Safari Reader is an excellent tool for reading articles on the Web without distraction -- especially multi-page ones. When you're reading an article, you'll see a Reader icon in the address bar. Click it, and the Reader pops up, displaying the article in a streamlined, extremely readable form. Rather than click from page to page, you just scroll through the reader. It maintains links and displays graphics. Here's a shot of it in action.
What it doesn't display are ads, the lifeblood of online publishers. Let's say there's a five-page Web-based article you want to read. If you read it on the Web, ads display every time you click to a new page. Frequently, more than one ad displays on each page. Publishers get paid for showing each of those ads and may also get paid if anyone clicks on the ads.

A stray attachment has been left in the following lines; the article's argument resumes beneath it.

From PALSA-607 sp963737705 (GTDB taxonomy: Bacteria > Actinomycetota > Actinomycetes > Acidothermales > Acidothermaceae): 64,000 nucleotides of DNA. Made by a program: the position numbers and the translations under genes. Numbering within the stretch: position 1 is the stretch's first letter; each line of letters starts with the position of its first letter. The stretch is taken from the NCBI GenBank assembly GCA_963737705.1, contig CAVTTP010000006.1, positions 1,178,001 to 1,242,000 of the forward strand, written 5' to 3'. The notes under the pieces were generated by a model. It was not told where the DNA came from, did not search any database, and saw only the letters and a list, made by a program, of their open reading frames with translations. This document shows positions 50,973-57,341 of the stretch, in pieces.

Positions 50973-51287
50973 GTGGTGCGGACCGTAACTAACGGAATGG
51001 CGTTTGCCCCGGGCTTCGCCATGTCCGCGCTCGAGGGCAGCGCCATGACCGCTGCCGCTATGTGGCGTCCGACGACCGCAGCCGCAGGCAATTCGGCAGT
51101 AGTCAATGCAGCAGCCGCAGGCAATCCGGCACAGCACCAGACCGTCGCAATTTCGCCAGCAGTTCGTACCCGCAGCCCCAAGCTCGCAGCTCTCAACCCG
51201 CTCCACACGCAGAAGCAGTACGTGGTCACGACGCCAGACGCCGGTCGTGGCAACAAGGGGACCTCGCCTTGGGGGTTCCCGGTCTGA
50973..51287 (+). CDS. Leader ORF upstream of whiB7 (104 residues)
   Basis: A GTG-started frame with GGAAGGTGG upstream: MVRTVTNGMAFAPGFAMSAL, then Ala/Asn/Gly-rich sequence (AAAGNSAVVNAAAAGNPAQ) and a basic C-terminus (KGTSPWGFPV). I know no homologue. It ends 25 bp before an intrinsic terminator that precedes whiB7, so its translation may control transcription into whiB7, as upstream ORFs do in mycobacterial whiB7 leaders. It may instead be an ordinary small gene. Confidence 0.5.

In Safari Reader, someone scrolls through the multi-page article. No ads display -- not a single one. It makes for a nice reading experience for users. It's death for publishers.
Publishers can take some small bit of comfort, though, because a relatively small number of people use Safari compared to other browsers. But if that ever changes and Safari Reader becomes popular, it may spell very bad news for any Web site looking for revenue.